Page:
There was some interesting research out of the Mayo Clinic announced this week. The study focused on a new method to combat aging, though not, significantly, one that could extend life. Instead of living forever, Darren Baker and colleagues would just like to help people enjoy the time they do have—by reducing the physical downsides of aging, such as lost muscle and stiff joints.
Their method centers around something called senescent cells, normal cells that have basically shut down all growth, but continue to release chemicals into the body. Some scientists have suspected this process of cellular senescence contributes to the negative physical effects of aging and Baker's team was able to provide some big support for that theory. They killed senescent cells in the bodies of fast-aging mice. Those mice went on to age more gracefully, delaying the physical breakdown of their bodies. Ed Yong explains:
Baker exploited the fact that many senescent cells rely on a protein called p16-Ink4a. He created a genetic circuit that reacts to the presence of p16-Ink4a by manufacturing an executioner: a protein called caspase-8 that kills its host cell. Caspase-8 is like a pair of scissors – it comes in two halves that only work when they unite. Baker could link the two halves together using a specific drug. By sneaking the drug into a mouse’s food, he activated the executioners, which only killed off the cells that have lots of p16-Ink4a. Only the senescent ones get the chop.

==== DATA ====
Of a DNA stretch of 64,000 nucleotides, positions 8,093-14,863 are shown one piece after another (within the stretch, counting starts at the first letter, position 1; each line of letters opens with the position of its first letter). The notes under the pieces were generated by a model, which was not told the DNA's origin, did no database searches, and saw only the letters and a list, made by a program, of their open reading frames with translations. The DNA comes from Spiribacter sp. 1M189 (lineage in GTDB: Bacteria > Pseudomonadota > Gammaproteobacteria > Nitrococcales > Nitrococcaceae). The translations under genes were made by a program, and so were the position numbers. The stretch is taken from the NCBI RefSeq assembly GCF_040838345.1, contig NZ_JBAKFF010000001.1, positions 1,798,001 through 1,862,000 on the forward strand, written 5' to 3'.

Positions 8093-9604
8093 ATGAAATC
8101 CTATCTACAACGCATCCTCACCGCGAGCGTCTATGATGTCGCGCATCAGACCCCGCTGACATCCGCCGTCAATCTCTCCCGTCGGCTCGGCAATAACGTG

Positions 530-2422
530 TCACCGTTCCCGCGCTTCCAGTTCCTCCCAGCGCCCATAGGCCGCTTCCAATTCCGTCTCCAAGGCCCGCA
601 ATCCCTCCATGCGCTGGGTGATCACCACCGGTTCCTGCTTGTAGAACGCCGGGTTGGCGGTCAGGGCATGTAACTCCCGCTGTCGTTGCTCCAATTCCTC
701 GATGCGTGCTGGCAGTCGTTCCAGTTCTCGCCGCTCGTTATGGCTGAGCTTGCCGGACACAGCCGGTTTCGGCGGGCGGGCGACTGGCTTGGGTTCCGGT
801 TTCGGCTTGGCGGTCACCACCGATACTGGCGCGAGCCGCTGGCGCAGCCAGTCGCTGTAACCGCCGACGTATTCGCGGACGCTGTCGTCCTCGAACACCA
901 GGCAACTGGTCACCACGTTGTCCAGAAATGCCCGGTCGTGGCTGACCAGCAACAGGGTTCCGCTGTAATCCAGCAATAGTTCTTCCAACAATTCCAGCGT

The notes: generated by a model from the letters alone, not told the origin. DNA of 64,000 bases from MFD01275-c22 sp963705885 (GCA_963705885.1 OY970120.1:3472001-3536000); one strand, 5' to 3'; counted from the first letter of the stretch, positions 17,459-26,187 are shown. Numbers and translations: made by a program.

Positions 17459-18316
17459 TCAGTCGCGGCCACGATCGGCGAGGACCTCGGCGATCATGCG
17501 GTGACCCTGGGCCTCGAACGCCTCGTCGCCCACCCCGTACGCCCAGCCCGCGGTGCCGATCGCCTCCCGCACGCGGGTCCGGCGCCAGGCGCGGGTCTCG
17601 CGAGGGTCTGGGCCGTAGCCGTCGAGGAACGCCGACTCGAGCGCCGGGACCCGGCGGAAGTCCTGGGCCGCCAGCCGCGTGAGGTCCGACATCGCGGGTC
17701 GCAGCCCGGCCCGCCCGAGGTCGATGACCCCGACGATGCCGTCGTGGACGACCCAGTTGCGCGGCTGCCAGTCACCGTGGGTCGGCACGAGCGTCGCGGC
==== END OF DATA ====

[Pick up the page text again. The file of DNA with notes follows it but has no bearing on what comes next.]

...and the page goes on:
Baker tested out this system in a special strain of genetically engineered mice that age very quickly. It worked. The senescent cells disappeared, and that substantially delayed the onset of muscle loss, cataracts, and fat loss. Typically, around half of these mice show signs of muscle loss by five months of age. Without their senescent cells, only a quarter of them showed the same signs at ten months. Their muscle fibres were larger, and they ran further on treadmills. Even old mice, whose bodies had started to decline, showed improvements.
It really should go without saying that there's a big jump between getting something to work in mice and getting it to work in people. So do not expect your doctor to be able to kill off your senescent cells anytime soon, if ever. There's also potential risks to this therapy and a lot we don't yet know about it. Will this work as well in mice that age at a normal rate? Will killing senescent cells allow us to delay or eliminate other signs of aging, or just muscle loss and cataracts? If you kill of senescent cells, will damaged cells continue to grow, producing cancer?
When you're thinking about a study like this, it's probably best to treat it as an interesting discovery about the way mammal biology might work, rather than something that has any immediate practical medical applications for humans. From that perspective, this is pretty cool science.
Bonus fun: Read Ed Yong's write-up of the study. Then read this version written by a reporter at the New York Times. Then think about how much you would have misunderstood about this study if you'd only read the New York Times story.
Maggie Koerth-Baker is the science editor at BoingBoing.net. She writes a monthly column for The New York Times Magazine and is the author of Before the Lights Go Out, a book about electricity, infrastructure, and the future of energy. You can find Maggie on Twitter and Facebook.